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Fighting Belle indie film


Directed by Sean Riley

Starring Jessica Harthcock, Noah Cook

Indie Film Review by Seamus Conlon

The eponymous ‘Belle’ of Sean Riley’s indie flick Fighting Belle is a temperamental southern belle named Delilah (Jessica Harthcock) who is not by nature the fighting type but is compelled by grievance and revenge to become a formidable boxer. The film opens with the disastrous non-wedding between Delilah and Kelvin (Ryan Czerwonko), where the groom abruptly announces to his fiancée at the altar that he’s decided he has too much of his wanton youth ahead of him to resign to marriage just yet. In the slapstick fallout Delilah attempts and fails to punch Kelvin and ends up knocking her head on a banister, falling unconscious and embarrassed in front of the congregation.

The belle subsequently decides on revenge, one that will amend both the humiliation of being left at the altar and the humiliation of being unable to respond with a punch: to train as a boxer and defeat Kelvin in combat. To reach that goal she takes the step of taking boxing lessons with her male antithesis, the soft-spoken and humble Tandy (Noah Cook). Somewhere along the line boxing lessons become not just a means to the end of revenge on Kelvin, but also and end in themselves as romance begins to spark between the belle and the boxer. Already you can see how this film is going to conclude.

Fighting Belle isn’t just predictable it abounds so excessively with lazy cliché that it almost takes on an avant-garde so-bad-it’s-good quality. The film clearly conceives of itself as something in the vein of a Bridesmaids-style chick flick comedy, but completely lacks the polish and production values to do so. Some shots have a visual depth and sheen to them that wouldn’t be out of place in a mainstream, but elsewhere the framing of the images is so poor as to almost verge on self-parody. The sound design remains unrefined and clumsy throughout. But the messiness of Fighting Belle is not without its charms.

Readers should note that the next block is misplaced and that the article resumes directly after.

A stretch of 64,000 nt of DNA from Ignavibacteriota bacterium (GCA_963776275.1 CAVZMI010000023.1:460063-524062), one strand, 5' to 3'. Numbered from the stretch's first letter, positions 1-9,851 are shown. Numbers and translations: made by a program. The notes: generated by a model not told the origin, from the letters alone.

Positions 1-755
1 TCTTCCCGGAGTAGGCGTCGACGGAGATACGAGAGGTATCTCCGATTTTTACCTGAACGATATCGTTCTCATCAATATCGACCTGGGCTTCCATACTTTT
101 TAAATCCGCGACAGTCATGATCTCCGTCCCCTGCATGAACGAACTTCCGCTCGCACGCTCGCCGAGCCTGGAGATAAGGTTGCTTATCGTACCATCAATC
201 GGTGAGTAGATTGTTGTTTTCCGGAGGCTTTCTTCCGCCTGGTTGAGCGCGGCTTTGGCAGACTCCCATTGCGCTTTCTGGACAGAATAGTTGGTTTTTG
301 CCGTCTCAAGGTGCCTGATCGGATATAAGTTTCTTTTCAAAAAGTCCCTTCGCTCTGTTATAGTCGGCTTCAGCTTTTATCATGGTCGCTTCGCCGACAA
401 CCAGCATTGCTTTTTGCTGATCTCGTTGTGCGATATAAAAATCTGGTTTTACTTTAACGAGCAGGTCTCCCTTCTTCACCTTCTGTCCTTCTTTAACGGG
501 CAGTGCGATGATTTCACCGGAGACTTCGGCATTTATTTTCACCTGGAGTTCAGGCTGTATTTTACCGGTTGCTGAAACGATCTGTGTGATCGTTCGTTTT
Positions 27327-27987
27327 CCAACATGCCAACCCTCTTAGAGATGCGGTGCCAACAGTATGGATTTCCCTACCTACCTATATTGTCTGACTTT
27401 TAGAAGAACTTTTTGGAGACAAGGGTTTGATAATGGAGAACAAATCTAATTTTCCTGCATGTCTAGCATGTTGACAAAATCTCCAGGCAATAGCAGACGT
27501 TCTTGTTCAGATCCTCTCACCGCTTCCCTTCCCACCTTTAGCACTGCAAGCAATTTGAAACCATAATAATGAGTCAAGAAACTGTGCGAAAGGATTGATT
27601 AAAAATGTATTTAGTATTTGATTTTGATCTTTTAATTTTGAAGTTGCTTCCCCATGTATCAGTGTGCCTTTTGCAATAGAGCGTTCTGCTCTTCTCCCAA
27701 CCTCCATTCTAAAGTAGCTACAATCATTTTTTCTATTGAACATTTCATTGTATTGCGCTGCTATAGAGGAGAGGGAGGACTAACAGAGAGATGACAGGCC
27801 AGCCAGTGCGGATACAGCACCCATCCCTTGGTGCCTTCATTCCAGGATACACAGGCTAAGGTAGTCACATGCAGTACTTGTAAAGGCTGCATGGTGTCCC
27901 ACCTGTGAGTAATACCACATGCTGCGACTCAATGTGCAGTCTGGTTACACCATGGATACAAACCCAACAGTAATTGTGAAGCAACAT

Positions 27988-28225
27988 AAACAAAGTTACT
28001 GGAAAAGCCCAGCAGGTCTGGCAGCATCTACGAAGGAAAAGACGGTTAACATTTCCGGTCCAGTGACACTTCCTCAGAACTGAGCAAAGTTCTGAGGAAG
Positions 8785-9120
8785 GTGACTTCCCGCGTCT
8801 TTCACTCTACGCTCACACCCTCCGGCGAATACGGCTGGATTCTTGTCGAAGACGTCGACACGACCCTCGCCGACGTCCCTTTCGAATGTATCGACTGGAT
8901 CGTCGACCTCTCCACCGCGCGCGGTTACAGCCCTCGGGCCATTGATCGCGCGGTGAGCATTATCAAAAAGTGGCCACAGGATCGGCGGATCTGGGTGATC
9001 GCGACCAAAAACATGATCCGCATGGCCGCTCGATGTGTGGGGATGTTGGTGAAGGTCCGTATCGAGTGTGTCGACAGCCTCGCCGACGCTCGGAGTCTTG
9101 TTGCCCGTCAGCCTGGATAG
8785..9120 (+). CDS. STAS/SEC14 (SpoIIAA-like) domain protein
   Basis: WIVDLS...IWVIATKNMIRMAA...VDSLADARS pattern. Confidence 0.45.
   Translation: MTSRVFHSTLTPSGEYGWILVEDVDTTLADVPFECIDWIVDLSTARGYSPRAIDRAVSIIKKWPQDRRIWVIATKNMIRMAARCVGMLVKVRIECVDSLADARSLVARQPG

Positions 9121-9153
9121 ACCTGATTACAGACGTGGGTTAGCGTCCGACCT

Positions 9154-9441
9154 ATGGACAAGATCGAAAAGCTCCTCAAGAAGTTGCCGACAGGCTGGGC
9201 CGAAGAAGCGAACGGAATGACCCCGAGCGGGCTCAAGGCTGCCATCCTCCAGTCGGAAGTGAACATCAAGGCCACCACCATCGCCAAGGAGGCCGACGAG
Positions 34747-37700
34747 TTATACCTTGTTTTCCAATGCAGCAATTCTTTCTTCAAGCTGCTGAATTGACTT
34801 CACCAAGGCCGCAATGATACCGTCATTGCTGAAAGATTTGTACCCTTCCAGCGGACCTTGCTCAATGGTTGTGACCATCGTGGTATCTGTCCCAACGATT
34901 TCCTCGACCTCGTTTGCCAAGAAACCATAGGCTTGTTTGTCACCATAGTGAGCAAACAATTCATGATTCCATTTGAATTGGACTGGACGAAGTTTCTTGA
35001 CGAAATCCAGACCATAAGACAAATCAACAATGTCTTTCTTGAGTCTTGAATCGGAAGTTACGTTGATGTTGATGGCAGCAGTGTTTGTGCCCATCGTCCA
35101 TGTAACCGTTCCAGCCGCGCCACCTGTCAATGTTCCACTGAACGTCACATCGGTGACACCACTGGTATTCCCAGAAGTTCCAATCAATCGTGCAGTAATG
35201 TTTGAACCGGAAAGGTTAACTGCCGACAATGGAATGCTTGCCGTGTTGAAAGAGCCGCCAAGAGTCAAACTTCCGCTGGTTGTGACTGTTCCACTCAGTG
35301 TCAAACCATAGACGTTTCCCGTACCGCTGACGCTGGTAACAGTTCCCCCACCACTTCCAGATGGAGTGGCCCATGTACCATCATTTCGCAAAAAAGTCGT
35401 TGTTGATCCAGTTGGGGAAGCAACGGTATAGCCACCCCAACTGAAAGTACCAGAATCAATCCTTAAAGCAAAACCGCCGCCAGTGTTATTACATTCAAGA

The disparity between the film’s acting performances is a marvel. In one corner we have the hyper-kitsch, hammed-up central performance by Jessica Harthcock, too inexhaustibly a drama queen for any real human being to resemble her. In the other corner we have Noah Cook’s performance as her eventual love interest. Cook’s performance is understated, naturalistic, recognizable as a representation of human nature. How his performance would seem in another context I am unsure, but next to the endearingly grotesque overacting of Harthcock’s Delilah, Cook’s Tandy is a triumph of mimesis. The consequent effect is of watching people form different realities interacting with eachother, and this bizarre dualism correlates to the film’s schizoid filmmaking technique, alternating between competent cinematography and amateur home movie.

By objective aesthetic standards Fighting Belle is a woeful film that surprises the viewer not by innovation but by a lack of imagination. But whatever the failures of its extremely poor execution, the film still has rich entertainment value for reasons that were almost certainly incidental to the filmmakers’ intentions. If you enjoy Fighting Belle it will be for its clumsiness and not its success.


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